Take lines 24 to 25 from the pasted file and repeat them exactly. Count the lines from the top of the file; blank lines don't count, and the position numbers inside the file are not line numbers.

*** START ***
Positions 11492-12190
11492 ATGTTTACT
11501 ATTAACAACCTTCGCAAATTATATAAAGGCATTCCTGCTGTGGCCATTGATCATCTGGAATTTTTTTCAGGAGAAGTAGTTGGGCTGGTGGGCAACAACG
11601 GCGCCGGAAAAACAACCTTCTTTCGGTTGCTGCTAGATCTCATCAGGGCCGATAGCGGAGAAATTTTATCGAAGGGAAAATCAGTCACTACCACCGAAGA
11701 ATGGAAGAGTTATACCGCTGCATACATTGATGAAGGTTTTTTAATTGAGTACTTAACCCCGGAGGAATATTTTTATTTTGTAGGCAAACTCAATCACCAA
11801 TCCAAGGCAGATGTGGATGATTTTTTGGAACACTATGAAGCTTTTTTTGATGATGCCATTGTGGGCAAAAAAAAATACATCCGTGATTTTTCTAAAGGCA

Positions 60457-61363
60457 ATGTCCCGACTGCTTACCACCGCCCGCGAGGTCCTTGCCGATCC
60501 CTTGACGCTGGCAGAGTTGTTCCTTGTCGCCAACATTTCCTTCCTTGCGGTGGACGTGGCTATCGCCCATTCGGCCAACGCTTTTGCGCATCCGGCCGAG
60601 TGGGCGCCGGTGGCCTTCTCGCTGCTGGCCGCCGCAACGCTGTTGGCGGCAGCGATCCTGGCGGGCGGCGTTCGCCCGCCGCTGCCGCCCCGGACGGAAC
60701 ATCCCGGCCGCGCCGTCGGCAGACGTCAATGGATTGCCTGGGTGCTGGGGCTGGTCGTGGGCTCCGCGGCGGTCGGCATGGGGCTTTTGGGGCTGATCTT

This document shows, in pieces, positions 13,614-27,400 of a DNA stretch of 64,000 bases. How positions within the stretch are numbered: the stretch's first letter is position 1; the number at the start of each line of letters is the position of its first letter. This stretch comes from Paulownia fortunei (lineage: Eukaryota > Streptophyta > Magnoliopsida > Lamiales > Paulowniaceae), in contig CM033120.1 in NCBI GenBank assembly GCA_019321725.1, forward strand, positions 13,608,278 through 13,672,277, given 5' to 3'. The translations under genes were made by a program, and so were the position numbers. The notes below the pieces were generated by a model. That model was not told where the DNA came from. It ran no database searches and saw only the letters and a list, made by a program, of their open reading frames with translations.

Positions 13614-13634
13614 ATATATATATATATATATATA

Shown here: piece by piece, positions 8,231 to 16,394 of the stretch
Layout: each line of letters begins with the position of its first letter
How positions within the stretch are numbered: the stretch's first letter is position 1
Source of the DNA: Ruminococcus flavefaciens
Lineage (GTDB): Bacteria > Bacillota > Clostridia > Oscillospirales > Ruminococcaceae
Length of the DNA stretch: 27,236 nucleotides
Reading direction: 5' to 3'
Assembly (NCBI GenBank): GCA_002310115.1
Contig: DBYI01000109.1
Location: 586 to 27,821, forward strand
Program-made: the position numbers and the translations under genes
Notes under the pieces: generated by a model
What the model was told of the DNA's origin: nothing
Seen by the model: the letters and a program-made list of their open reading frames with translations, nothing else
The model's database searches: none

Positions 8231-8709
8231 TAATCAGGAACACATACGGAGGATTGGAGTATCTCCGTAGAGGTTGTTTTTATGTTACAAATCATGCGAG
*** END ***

Location: 586 to 27,821, forward strand
Program-made: the position numbers and the translations under genes